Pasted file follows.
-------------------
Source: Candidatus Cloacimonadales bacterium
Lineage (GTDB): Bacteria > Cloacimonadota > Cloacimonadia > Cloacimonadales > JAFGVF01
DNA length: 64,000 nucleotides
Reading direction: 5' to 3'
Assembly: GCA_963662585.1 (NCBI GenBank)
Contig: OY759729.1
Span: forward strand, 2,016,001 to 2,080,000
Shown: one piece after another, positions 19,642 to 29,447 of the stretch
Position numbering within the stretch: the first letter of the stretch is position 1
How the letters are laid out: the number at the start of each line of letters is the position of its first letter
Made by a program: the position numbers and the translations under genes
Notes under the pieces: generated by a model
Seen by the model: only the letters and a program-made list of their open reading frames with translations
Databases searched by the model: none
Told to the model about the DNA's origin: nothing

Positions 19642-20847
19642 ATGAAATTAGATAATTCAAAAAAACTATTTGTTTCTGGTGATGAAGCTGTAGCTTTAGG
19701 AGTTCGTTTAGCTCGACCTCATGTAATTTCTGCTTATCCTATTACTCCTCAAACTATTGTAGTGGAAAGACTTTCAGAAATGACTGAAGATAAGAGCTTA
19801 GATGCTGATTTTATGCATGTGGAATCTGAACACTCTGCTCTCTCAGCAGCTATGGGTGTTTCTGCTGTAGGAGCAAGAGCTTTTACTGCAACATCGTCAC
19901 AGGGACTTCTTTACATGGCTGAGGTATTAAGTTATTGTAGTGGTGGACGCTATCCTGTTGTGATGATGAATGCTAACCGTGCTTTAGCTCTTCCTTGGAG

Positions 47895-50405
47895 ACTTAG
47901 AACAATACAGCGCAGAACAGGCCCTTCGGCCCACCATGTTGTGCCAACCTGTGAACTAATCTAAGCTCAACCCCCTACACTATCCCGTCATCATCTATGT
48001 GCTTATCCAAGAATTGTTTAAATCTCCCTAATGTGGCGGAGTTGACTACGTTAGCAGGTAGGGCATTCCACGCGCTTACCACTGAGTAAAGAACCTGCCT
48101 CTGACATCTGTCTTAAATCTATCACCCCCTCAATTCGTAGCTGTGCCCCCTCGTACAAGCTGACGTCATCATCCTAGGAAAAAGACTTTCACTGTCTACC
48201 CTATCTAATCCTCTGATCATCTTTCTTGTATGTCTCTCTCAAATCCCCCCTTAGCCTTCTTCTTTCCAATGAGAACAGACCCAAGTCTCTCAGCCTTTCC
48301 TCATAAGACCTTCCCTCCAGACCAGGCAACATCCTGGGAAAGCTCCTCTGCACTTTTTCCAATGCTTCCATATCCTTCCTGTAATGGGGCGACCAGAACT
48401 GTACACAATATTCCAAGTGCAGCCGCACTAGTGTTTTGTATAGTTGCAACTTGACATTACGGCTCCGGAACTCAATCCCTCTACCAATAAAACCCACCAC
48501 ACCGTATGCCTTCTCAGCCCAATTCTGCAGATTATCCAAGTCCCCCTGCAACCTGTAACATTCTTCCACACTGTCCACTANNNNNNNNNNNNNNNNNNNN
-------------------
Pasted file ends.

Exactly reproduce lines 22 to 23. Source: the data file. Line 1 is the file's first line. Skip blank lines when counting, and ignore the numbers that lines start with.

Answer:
47895 ACTTAG
47901 AACAATACAGCGCAGAACAGGCCCTTCGGCCCACCATGTTGTGCCAACCTGTGAACTAATCTAAGCTCAACCCCCTACACTATCCCGTCATCATCTATGT